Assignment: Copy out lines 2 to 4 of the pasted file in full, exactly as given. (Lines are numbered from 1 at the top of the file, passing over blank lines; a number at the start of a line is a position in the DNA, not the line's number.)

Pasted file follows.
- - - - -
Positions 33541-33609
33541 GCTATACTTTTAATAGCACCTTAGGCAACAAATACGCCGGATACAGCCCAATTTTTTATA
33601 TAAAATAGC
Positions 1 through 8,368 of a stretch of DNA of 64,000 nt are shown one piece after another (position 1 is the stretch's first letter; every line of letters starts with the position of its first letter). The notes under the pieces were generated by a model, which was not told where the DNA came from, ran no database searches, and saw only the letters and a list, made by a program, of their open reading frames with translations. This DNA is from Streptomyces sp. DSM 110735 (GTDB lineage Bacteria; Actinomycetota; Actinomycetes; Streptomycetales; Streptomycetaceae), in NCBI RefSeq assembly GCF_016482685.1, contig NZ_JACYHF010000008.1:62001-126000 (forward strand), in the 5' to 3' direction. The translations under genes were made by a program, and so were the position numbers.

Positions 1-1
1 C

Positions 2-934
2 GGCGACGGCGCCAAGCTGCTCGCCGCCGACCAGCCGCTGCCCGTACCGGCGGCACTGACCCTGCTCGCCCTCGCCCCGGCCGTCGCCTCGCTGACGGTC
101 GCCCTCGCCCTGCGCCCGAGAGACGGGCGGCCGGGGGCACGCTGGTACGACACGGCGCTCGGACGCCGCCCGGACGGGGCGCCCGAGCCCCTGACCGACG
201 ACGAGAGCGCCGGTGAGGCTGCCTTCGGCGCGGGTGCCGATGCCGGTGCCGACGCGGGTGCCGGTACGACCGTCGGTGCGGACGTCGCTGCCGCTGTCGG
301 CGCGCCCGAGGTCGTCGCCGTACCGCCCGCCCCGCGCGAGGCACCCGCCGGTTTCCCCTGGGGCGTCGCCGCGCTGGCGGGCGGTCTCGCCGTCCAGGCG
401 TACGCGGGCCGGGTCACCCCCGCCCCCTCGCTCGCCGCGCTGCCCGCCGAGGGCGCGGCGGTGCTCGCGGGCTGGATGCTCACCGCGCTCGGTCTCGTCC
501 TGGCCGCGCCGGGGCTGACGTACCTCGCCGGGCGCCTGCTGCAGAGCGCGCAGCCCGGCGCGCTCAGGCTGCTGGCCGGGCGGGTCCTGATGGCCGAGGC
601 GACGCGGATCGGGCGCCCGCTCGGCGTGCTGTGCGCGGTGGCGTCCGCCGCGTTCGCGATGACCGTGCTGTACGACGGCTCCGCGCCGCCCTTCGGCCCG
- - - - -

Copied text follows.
33541 GCTATACTTTTAATAGCACCTTAGGCAACAAATACGCCGGATACAGCCCAATTTTTTATA
33601 TAAAATAGC
Positions 1 through 8,368 of a stretch of DNA of 64,000 nt are shown one piece after another (position 1 is the stretch's first letter; every line of letters starts with the position of its first letter). The notes under the pieces were generated by a model, which was not told where the DNA came from, ran no database searches, and saw only the letters and a list, made by a program, of their open reading frames with translations. This DNA is from Streptomyces sp. DSM 110735 (GTDB lineage Bacteria; Actinomycetota; Actinomycetes; Streptomycetales; Streptomycetaceae), in NCBI RefSeq assembly GCF_016482685.1, contig NZ_JACYHF010000008.1:62001-126000 (forward strand), in the 5' to 3' direction. The translations under genes were made by a program, and so were the position numbers.